Can a Cold Cause a Fever?

Yes, a cold can cause a fever, but it’s relatively uncommon. The common cold is primarily caused by viral infections, typically by rhinoviruses. Cold symptoms often include a runny or stuffy nose, sneezing, coughing, and a sore throat. While fevers are more commonly associated with illnesses like the flu (influenza) or other infections, they can occasionally occur with a cold.

When a cold virus infects the body, the immune system responds by releasing various chemicals to fight off the infection. This immune response can sometimes lead to an increase in body temperature, resulting in a fever. However, fevers associated with colds are usually low-grade (slight elevation in body temperature) and not as severe as those seen with more serious infections.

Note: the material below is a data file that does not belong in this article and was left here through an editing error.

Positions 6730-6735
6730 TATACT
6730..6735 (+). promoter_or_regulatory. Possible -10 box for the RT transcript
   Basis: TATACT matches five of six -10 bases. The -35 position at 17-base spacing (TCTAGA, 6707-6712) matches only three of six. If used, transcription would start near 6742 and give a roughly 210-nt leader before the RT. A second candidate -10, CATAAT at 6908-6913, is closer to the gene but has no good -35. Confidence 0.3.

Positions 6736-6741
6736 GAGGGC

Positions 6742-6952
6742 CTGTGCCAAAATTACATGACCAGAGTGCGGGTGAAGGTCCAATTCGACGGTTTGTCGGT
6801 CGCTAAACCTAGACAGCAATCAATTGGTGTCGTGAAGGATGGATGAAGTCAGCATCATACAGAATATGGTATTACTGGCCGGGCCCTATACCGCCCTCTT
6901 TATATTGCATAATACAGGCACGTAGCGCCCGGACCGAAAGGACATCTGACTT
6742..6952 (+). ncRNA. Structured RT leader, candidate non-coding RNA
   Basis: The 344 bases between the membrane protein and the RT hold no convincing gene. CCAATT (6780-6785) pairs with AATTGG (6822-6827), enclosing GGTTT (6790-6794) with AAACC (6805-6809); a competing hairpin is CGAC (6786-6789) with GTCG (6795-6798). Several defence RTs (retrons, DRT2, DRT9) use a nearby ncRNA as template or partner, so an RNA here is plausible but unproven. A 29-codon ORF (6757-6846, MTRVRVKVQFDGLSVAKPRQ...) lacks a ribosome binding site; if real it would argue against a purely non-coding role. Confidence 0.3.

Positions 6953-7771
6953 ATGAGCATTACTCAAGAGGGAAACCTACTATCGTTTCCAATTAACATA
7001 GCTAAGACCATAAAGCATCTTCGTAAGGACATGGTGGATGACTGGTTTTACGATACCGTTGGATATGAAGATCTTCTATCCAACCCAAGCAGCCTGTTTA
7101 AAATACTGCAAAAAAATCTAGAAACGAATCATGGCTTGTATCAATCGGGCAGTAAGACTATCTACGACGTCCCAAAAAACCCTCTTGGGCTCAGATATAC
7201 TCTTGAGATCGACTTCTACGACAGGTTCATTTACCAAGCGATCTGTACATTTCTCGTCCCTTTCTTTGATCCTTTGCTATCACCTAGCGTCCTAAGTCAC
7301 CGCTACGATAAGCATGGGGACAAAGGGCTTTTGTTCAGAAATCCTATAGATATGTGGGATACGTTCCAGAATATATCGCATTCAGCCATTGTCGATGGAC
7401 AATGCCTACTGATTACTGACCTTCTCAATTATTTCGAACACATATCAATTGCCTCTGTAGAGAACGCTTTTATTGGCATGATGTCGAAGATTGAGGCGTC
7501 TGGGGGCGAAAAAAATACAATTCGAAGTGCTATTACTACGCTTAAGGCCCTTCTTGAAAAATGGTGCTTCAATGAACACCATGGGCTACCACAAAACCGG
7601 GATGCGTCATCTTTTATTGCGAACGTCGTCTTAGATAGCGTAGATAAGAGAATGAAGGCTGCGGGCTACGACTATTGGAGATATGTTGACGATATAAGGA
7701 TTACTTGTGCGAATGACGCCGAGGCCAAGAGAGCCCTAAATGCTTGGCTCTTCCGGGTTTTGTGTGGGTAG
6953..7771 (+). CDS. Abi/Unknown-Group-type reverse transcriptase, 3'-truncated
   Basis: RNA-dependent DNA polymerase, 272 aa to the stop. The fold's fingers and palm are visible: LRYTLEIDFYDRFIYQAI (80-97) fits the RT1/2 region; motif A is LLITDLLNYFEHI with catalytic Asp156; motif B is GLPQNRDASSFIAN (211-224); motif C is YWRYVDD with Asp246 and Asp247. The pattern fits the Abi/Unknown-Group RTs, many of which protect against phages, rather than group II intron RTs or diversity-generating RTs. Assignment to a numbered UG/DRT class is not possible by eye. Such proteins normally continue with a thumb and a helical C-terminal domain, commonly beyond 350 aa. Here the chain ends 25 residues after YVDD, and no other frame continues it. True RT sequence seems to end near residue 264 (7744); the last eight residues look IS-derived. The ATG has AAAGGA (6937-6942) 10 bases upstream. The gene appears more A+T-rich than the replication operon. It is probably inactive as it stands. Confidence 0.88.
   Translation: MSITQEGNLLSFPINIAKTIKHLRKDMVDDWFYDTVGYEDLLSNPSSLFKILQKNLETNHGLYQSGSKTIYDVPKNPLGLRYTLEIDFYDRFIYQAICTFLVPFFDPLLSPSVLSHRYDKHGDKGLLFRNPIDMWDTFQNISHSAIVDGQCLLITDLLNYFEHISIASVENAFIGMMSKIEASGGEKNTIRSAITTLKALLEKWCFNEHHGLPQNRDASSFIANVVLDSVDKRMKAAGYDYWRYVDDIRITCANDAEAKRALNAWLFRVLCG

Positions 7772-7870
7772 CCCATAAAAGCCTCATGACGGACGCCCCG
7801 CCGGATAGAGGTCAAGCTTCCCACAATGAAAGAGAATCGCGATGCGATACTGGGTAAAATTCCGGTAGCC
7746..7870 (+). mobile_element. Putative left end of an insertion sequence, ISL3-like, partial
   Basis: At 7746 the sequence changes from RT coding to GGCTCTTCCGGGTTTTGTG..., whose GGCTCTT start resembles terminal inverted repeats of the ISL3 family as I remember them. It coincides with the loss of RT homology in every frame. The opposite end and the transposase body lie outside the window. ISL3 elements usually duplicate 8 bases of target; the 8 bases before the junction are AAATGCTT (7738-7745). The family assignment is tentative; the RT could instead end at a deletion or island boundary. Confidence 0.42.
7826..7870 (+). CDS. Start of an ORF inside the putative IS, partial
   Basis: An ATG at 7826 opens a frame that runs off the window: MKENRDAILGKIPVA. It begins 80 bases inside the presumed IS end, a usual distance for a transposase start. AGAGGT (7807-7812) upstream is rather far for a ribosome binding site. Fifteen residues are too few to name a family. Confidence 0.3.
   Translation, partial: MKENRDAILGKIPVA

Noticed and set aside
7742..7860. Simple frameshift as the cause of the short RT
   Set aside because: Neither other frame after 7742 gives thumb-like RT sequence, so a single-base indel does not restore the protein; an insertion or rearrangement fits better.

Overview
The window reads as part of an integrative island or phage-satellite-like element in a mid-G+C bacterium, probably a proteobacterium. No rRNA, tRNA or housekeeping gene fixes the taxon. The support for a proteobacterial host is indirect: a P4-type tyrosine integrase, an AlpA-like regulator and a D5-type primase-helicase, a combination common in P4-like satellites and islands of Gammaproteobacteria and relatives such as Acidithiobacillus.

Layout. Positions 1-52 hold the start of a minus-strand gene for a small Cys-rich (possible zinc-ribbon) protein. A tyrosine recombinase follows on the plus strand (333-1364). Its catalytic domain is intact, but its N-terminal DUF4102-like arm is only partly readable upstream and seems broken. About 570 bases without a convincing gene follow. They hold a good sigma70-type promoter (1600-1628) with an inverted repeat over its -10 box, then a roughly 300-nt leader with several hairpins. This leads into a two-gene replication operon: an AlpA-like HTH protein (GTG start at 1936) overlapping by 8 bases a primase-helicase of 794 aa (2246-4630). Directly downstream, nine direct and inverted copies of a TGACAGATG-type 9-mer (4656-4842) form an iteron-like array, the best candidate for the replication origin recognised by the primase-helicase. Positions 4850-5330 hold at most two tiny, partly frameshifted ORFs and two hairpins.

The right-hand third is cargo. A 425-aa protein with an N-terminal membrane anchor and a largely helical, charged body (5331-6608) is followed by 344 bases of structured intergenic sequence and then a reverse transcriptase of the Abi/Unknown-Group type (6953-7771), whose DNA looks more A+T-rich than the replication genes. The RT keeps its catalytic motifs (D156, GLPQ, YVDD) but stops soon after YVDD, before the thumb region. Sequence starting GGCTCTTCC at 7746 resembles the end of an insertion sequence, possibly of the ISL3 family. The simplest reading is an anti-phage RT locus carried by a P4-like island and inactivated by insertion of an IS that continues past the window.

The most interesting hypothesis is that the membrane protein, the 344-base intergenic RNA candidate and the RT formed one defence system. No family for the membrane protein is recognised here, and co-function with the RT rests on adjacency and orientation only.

If you or someone you know is experiencing a high fever (typically defined as a temperature of 100.4°F or higher), persistent fever, or other concerning symptoms, it’s advisable to consult a healthcare professional for proper evaluation and guidance.